HO CHI MINH CITY -- Vietnam is proposing a pair of regulations that would compel global tech players such as Alibaba and Google to hand over more taxes and data, in a move to increase government oversight in one of the world's fastest-growing digital markets.
One proposal would give state inspectors access to an e-commerce site's internal data on merchants, while the second would introduce a tax collection regime deemed "onerous" and "concerning" by a trade group funded by the likes of Apple and Japanese e-commerce giant Rakuten.
While Hanoi has been trying to regulate Big Tech for years -- especially those harder to reach companies based overseas -- the two latest proposals specify the tools it would use.
In the case of taxes, Vietnamese officials plan to go where the money is: banks.
The pending regulation, known as a circular, would require banks in the country to sift through clients' accounts and withhold taxes on any payments made to foreign companies for e-commerce and digital services. If a Vietnamese consumer buys a Netflix subscription, for example, her bank would deduct a portion for tax and pass on the rest to the U.S. streaming company.
To avoid having payments docked in this manner, businesses outside Vietnam will be able to register with the government through a web portal that is expected to come online later this year and file taxes themselves.
Business groups, however, have voiced concern about the proposed measure.
"Certain provisions in the draft circular are concerning and overly complex, which will likely result in onerous and unnecessary burdens throughout the value chain, including on Vietnamese customers," said Jeff Paine, managing director of the Asia Internet Coalition, whose members include Airbnb, Yahoo and Line, the Japanese chat app operator.
Netflix told Nikkei Asia that talks with Vietnamese officials over the issue are "ongoing."
"It's for governments to decide the rules on tax -- and in every country in which we operate, Netflix respects those rules and complies with applicable laws," a spokesperson said. "We have met with and continue to have ongoing conversations with the Vietnamese tax authority on these matters."
The other legal proposal focuses on e-commerce platforms, which would be forced to create a search function giving the government access to their records on third-party merchants. The idea is that authorities could search these records when investigating alleged sales of counterfeit goods and other infractions by online merchants.
The proposal has raised questions of enforcement and privacy. Analysts say it is hard to see how e-commerce players can be forced to develop a search tool for the government.
"I share the concerns regarding the feasibility and sensibility of this requirement, especially when this rule applies to the cross-border platform," Baker McKenzie partner Tran Manh Hung told Nikkei Asia.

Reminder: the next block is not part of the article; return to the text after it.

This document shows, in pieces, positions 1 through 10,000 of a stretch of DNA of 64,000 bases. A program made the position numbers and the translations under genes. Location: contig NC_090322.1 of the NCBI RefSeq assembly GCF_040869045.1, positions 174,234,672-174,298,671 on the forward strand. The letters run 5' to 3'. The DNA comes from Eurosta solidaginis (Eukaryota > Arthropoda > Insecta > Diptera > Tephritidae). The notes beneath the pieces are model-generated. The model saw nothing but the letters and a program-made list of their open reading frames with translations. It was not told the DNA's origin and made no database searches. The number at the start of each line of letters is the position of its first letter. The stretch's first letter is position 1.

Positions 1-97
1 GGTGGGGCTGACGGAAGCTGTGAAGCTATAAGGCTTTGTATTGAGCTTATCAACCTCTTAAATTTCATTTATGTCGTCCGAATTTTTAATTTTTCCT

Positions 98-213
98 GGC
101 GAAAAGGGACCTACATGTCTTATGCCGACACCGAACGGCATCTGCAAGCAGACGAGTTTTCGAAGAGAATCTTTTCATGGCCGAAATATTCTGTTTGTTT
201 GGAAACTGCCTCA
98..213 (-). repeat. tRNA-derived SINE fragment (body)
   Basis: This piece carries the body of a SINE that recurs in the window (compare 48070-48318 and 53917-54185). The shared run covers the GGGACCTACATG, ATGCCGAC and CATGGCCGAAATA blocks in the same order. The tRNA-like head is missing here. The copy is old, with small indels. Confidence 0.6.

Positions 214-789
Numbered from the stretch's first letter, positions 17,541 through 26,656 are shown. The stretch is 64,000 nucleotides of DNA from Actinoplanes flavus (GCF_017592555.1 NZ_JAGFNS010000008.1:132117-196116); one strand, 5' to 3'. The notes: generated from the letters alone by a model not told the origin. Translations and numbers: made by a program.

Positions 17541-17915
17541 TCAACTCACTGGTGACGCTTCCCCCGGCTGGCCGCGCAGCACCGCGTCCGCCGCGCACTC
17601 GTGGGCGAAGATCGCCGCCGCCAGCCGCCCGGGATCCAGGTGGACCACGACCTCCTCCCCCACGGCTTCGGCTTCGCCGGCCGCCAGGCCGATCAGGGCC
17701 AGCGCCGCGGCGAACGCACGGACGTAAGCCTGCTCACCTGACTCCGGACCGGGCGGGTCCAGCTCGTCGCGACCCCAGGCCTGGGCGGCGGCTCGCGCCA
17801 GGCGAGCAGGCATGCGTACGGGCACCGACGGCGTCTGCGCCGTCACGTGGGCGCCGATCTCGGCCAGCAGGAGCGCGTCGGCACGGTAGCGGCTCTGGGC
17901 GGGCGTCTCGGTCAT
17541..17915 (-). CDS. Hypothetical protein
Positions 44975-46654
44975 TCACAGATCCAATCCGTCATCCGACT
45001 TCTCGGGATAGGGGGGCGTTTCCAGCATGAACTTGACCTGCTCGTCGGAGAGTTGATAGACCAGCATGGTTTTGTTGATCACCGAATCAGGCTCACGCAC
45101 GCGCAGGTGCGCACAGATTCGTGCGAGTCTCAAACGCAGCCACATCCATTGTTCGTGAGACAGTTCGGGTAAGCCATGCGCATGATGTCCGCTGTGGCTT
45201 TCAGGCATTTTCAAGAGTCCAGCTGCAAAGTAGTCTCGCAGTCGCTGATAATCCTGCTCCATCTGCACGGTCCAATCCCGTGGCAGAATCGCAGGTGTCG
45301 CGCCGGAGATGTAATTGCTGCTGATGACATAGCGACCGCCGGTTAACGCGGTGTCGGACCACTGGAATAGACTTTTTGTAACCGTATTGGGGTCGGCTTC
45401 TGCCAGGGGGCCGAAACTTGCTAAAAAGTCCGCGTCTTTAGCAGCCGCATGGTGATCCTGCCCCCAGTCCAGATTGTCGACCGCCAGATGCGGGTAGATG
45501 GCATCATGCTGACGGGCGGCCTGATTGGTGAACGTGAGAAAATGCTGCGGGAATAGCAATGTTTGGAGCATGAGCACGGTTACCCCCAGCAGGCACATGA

Amazon, Alibaba's Lazada and Shopee, which is owned by Singapore's Sea group, declined to comment.
While businesses may be wary, the two measures do have their supporters. Online shops have "a huge counterfeiting problem," so it is fair for Vietnam to introduce solutions like the search tool to combat the problem, said Long Pham, manager at Access Ventures, which invests in tech companies.
He said it is also fair to tax companies that profit from Vietnam's market of nearly 100 million people but book their profits in lower-tax jurisdictions.
Countries have long tried to reach a global consensus on taxing tech corporations that are untethered by borders, most notably through the Organization for Economic Cooperation and Development. After long delays, an agreement looks increasingly likely now that there is a new administration in the White House that is more supportive of the OECD talks. U.S. Treasury Secretary Janet Yellen on Monday called for a global minimum corporate tax to discourage tax evasion.
The internet coalition recommended that Vietnam wait for an OECD plan before implementing its own tax collection regime.
However it is likely that in the short term the Southeast Asian country will make an example out of one or two tech whales, said Matt Lourey, managing partner at Acclime, a tax and business advisory. He said that the companies will either comply with the new tax rules, encouraging smaller players to follow suit, or be punished, such as by having their websites blocked in the country.
Google and Facebook, among the most frequent targets of Vietnam's tax wrangling, declined to comment.
Pham at Access Ventures said both the tax and search tool proposals would subject foreign companies to the same scrutiny already facing domestic rivals.
"These new reinforcements of anti-counterfeiting [rules] would actually help local brands, just as the new tax laws are helping local companies to win over local consumer markets by leveling the playing field," he told Nikkei Asia.